Opinion

How to combat fake drugs without harming the poor

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Roger Bate
Resident Scholar, AEI
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      Roger Bate

      Roger Bate is a resident scholar at the American Enterprise Institute and the author of Phake: The Deadly World of Falsified and Substandard Medicines.

Last week, the Prescription Drug User Fee Act (PDUFA) passed reauthorization in the Senate, but not before an amendment offered by Senator John McCain (R-AZ) lost quite narrowly (43-54). McCain wanted to allow Americans with poor insurance coverage to personally import medicines from credentialed foreign pharmacies — a move opposed by U.S. pharmacists and drug makers. Hundreds of thousands of underinsured Americans currently buy medicine online from overseas sellers, sometimes at significant risk. The McCain amendment would have helped them buy medicine more safely.

McCain expected the amendment to flounder because of drug industry influence in the Senate. “I’m proud that many of our country’s drugs originate in New Jersey,” said Senator Frank Lautenberg (D-NJ). “It would be wrong to undercut the work of these trained New Jerseyans only to put Americans in danger.” Other senators from states with drug industry interests also voted down the amendment. Democrats like Charles Schumer (D-NY) had supported personal importation amendments in the past, as did Barack Obama when he was a senator. But in exchange for the pharmaceutical industry’s support of Obamacare, Democrats stopped opposing the industry’s positions.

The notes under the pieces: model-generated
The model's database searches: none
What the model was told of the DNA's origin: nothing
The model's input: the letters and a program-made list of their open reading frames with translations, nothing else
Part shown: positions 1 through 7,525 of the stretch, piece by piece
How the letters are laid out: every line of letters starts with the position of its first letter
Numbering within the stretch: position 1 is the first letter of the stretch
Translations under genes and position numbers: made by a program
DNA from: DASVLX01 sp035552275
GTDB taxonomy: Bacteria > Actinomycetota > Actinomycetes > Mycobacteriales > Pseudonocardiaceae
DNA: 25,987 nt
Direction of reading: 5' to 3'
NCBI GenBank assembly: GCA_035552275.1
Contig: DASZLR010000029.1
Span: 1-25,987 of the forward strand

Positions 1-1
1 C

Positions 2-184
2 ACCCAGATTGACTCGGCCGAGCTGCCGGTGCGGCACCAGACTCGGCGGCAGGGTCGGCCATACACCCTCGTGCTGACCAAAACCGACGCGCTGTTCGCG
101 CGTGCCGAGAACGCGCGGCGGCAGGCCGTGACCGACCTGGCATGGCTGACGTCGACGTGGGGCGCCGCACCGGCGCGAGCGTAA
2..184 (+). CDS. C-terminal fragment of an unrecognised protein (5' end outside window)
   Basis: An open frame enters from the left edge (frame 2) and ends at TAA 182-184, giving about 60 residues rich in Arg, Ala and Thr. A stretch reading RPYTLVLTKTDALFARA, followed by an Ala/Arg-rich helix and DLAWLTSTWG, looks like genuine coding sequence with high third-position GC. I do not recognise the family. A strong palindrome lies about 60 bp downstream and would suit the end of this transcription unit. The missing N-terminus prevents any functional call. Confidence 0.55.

Michael Enzi (R-WY), one of the promoters of PDUFA reauthorization, was obviously annoyed by the delay caused by McCain’s amendment, and was well-schooled by the pharmaceutical industry in trotting out the usual anti-importation arguments to The Washington Times: “The problem is not knowing where the drugs really come from that go through Canada to the United States.”

It seems unlikely that Senators Lautenberg, Enzi or Schumer actually read Senator McCain’s amendment, because its whole point was to ensure, as far as possible, that the drugs only enter the U.S. via licensed foreign Internet pharmacies and are as safe as possible. In my own research, which was cited by Senators McCain and Olympia Snowe (R-ME) in last week’s amendment debate, none of the 210 drug samples bought from credentialed pharmacies failed authentication. Of course that doesn’t mean all drugs from all of these sites will be authentic, but I have no evidence of any that are suspect.

To be fair to Mr. Enzi, he has a point: We do not know where many drugs coming into the U.S. actually come from — but that problem affects a large number of pharmaceutical providers, not just Canadian Internet pharmacies.

As I describe in my book Phake, the ultimate source of many drug ingredients and finished drugs coming into the U.S. is uncertain. After analyzing audits of Chinese producers, I concluded that more than one-third of the chemicals coming from Chinese drug suppliers to Western companies come from unknown sources.